Every time somebody utters the imbecilic claim that
penalties are a lottery, Early Doors slaps itself on the forehead, hard.
It may be ED's
subconscious attempt to reduce its brain cell count to the level of whatever
fool is speaking and, if it is, the ploy seems to be working.
Over the years, the penalties-as-lottery theory has been
repeated so many times that ED now has a hand-shaped imprint in the front of
Yesterday, however, the scales fell from ED's eyes and it realised that the dreaded shoot-out
is indeed a game of complete chance. You might as well play scissors-paper-stone,
draw straws or ask a judging panel of chimps to pick a winner.
But this is a shoot-out with a difference. It is in rugby. (A reveal that might have been more effective without a picture of a rugby player kicking a penalty.)
It came at the end of a surprisingly compelling Heineken Cup
semi-final between Cardiff and Leicester,
which ended 26-all.
The concept is simple enough. Players take a kick at goal
from the 22-metre line right in front of the posts.
The format is much the same as football (and The Weakest Link
for that matter) - teams select five kickers, and if the scores are level after
five it goes to sudden death.
Leicester eventually went through after a miss by Martyn
Williams, but not before Cardiff's Tom James had a John Terry moment and blew a
chance to win it for his side.
So how can ED allege this is a lottery when the absence of a
goalkeeper takes any element of luck even further out of the equation?
Consider the following points:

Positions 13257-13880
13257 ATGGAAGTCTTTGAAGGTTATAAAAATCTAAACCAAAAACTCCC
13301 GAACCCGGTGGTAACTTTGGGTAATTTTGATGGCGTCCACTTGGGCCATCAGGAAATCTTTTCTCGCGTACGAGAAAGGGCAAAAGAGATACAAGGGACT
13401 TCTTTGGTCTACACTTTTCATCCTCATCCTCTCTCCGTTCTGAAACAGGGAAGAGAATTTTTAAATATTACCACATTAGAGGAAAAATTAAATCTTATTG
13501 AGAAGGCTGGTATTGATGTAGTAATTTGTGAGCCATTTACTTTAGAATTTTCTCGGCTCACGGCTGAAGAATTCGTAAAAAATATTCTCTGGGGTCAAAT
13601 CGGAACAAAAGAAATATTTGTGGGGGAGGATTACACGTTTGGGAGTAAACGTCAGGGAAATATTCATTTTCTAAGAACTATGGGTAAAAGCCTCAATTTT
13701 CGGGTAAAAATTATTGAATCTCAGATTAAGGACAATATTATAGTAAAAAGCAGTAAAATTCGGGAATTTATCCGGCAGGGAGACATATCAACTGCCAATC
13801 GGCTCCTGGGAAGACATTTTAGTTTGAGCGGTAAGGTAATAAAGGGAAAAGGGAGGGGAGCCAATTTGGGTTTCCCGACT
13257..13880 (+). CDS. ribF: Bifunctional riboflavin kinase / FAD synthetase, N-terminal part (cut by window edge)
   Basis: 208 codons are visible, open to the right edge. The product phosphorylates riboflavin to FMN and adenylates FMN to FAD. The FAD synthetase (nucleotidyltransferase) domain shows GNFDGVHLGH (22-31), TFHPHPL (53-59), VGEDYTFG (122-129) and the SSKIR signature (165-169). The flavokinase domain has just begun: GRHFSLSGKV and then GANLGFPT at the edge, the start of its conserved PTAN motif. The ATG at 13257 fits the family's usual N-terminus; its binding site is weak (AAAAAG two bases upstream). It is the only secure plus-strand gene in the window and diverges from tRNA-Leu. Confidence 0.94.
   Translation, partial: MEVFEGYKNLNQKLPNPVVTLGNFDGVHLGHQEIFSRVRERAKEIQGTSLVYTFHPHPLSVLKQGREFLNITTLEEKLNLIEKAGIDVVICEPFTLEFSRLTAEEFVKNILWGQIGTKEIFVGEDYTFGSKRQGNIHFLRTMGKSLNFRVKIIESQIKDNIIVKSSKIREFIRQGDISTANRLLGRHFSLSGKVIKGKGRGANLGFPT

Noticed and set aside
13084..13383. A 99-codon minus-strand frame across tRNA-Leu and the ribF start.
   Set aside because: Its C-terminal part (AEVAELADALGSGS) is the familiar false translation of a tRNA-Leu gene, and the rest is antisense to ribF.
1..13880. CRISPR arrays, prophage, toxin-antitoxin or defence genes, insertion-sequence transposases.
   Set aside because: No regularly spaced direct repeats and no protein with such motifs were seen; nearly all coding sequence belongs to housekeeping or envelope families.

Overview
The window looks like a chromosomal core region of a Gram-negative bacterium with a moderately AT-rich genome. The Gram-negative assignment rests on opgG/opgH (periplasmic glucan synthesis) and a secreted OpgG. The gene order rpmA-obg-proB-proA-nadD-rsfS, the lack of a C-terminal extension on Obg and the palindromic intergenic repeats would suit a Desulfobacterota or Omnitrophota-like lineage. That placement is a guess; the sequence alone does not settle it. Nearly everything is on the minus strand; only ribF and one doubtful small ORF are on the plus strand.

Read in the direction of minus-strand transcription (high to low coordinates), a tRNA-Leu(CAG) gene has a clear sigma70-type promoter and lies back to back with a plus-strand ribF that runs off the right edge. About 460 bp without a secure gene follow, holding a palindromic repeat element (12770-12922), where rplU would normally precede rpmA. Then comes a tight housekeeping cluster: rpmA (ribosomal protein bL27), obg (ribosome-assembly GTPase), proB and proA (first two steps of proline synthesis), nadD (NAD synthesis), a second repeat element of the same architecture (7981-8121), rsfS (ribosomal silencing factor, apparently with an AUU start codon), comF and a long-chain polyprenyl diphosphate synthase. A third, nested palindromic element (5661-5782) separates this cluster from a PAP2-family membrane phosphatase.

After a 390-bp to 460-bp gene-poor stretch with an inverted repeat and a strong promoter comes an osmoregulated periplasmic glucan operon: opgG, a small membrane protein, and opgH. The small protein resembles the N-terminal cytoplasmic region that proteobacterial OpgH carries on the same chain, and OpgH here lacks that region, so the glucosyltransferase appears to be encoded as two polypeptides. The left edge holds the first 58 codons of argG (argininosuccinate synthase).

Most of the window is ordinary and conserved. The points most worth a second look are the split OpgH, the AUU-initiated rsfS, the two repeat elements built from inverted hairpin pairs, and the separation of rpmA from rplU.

1- Rugby shoot-outs are so
rare that nobody really knew what to do yesterday. The whole procedure had to
be explained to both coaches and the bewildered sets of players. Practising
penalties in rugby would be like insuring your home against a meteor strike. You'll feel pretty smug if it happens but the chances
are you're just wasting your time. Contrast
that to football, where penalties happen all the time and anyone who expects to
win a major international tournament without coming through at least one
shoot-out is dreaming.
2- Kicking goals is not a core skill for most rugby players. It is a business
that is left to two or three of the fancy-dan backs, and it plays absolutely no
part in the career of most players who spend their time passing the ball,
scrumming down and trampling their opponents'
heads. A better test of basic ability might be to get players to spin a pass
through a small hoop 10 metres away. This is different again from football. Not
all players take penalties, but everybody is familiar with the business of
kicking the ball at a specific target while trying to avoid an opponent.
3- The rugby shoot-out is, in theory, really easy. A
22-metre kick right in front is about as simple as things get. What this
means is that nearly every contest is likely to go to sudden death, where it
will be decided by the ability of some prop or second row to do something he
never does during a game. Leicester won
yesterday because one back-row forward could kick straight and another could
not. It would be like getting the physios to take kicks in a football shoot-out.
- - -
The drama at the Millennium Stadium gave ED merciful relief from the atrocious
spectacle that was Sunderland's game against Everton.
ED wrote last week about the large number of outstanding relegation candidates